In 1992, China started the construction of what is now the largest hydroelectric dam on the planet, the Three Gorges Dam. Considered as the nation’s largest construction feat since the Great Wall, the monumental project on the Yangtze River attracted the attention of engineers and environmentalists both at home and abroad because of its social and environmental consequences.
The dam was designed to create a reservoir that is hundreds of feet deep and 400 miles long, enabling large ocean freighters to sail directly inside the country to support its growing agricultural and manufacturing industries. It was also designed to provide for the country’s energy needs by supplying electricity equivalent to those provided by 18 nuclear plants.
With all these good intentions, however, the project was not able to avoid scrutiny. Allegations of corruption, fears of shoddy construction, and concerns over its environmental and social impacts were raised. Even until today, three years after the dam’s completion in July 2012, the debate continues.
Certainly, there are advantages and disadvantages to the dam’s construction. So before we take a side on the issues, let us take a look at its pros and cons.
List of Pros of Three Gorges Dam
1. Frequent Flooding Was Prevented.
The problem with frequent flooding that threatened the Yangtze delta every summer was eliminated.
2. Creation of Renewable Energy.
The major benefit offered by the Three Gorges Dam to China was the growth of renewable energy. Its 26 hydropower turbines produce more than 18,000 megawatts of energy – providing an amazing 10% of the country’s total energy needs.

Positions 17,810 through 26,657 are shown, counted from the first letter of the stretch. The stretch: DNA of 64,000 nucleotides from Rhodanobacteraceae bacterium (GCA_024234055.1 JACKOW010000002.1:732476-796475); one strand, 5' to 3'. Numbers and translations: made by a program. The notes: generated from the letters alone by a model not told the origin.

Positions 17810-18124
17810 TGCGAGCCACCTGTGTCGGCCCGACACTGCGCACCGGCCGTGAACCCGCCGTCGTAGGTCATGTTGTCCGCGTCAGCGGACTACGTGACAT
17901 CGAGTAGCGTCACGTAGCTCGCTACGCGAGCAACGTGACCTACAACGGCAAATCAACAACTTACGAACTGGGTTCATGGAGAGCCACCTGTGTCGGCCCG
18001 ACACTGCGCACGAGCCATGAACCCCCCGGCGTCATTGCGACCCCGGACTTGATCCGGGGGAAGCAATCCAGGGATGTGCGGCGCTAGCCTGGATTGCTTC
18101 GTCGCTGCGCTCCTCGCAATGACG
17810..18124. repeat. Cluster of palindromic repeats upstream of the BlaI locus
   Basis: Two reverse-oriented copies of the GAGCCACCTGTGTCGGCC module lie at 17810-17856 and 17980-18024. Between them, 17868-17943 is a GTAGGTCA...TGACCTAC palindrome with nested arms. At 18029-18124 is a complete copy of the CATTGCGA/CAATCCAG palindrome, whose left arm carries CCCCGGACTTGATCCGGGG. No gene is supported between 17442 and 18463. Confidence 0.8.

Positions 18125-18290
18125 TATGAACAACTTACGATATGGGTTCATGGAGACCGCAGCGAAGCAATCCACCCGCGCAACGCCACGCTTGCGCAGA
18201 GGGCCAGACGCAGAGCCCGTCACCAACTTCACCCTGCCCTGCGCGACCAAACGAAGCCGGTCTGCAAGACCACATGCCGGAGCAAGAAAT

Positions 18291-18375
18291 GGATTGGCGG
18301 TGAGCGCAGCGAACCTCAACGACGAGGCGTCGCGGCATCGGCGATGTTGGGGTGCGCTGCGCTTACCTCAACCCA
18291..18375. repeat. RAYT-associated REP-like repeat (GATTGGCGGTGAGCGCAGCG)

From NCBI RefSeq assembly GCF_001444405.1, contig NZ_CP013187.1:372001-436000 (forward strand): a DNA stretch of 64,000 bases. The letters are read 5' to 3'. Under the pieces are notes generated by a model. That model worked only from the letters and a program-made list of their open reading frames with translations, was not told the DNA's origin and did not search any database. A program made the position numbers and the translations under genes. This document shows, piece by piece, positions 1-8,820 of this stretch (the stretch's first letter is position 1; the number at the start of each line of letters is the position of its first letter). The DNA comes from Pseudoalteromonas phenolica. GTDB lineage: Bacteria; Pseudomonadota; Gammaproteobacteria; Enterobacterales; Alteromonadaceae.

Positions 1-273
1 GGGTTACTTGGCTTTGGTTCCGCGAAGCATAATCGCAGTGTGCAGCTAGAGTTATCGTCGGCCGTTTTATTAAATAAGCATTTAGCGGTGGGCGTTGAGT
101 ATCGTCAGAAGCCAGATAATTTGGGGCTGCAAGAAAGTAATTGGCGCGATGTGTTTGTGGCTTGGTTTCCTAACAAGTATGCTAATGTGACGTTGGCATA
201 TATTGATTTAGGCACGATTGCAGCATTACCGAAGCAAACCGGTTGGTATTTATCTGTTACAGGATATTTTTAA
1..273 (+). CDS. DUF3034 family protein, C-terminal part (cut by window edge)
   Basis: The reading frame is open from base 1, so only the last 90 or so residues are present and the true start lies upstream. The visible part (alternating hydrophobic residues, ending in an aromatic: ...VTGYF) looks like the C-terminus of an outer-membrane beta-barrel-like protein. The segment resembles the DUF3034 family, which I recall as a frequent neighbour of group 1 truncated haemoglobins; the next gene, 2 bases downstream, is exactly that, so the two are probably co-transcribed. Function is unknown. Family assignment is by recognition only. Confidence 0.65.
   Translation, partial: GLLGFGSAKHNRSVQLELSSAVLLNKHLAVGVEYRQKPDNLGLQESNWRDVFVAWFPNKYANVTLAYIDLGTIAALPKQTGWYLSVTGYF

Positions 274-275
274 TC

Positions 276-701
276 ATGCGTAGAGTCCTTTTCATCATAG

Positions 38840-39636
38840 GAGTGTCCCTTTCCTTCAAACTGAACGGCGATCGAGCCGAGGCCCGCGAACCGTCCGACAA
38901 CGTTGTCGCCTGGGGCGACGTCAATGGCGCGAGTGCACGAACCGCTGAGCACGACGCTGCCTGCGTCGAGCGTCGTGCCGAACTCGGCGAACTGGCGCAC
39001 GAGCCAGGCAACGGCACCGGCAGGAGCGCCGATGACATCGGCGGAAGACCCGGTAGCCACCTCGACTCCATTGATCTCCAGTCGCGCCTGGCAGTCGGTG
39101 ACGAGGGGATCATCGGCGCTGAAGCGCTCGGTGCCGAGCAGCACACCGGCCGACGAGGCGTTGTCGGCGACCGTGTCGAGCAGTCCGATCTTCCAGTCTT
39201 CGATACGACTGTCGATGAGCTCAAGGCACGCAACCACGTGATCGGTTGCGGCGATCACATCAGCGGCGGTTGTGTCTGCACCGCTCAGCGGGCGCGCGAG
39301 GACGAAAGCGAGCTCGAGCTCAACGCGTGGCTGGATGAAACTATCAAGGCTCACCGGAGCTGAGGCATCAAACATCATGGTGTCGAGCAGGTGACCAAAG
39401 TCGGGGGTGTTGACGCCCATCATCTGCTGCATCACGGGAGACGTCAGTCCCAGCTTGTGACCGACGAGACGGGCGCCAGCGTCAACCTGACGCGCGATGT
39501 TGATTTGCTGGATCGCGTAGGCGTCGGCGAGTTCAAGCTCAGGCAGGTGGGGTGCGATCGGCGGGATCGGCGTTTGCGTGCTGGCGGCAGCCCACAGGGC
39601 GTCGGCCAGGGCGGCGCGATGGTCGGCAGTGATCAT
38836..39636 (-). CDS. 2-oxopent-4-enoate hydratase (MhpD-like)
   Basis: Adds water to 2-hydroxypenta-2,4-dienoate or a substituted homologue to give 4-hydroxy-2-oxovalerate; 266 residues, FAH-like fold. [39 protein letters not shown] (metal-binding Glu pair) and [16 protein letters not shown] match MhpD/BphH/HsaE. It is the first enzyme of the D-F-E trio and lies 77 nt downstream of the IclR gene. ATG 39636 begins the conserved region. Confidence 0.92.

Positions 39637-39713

3. Wider Water Network.
The river’s widening made it navigable to large freighter. It enables ocean-going ships to reach 1,500 miles inland to Chongqing, one of China’s national center cities.
List of Cons of Three Gorges Dam
1. Environmental Damage.
One of the reasons the dam was constructed was to control floods that threaten the Yangtze delta every summer. The project, however, has proven itself environmentally controversial because it has resulted into the flooding of more than 1,000 nearby towns and villages. Not to mention, the dam’s construction consumed a total of 26.43 million cubic meters of concrete. These materials are poured into the giant barrier across the Yangtze river to create a gigantic structure that destroys the river bed and poisons water supplies by disrupting the watershed. The Chinese government themselves acknowledge last year that the dam poses serious geological, human and ecological problems.
2. Forced Relocation of People.
Here’s a fact, the Chinese government relocated 1.3 million people during the 17-year construction of the Three Gorges Dam. And just when we thought that we have seen the last of thems, hundreds of families have been relocated again earlier this year to avoid the threat of landslides along the dam’s bank. Their number is expected to increase as the expansion of the dam continues.
3. Destruction of Habitat and Forced Migration of Animals.
Humans are not the only one affected. The destruction of habitat and the pollution of water also forced animals to migrate.
Taking into account the pros and cons discussed above, we can conclude that the Three Gorges Dam is both a boon and a bane to Asia’s largest country and economy.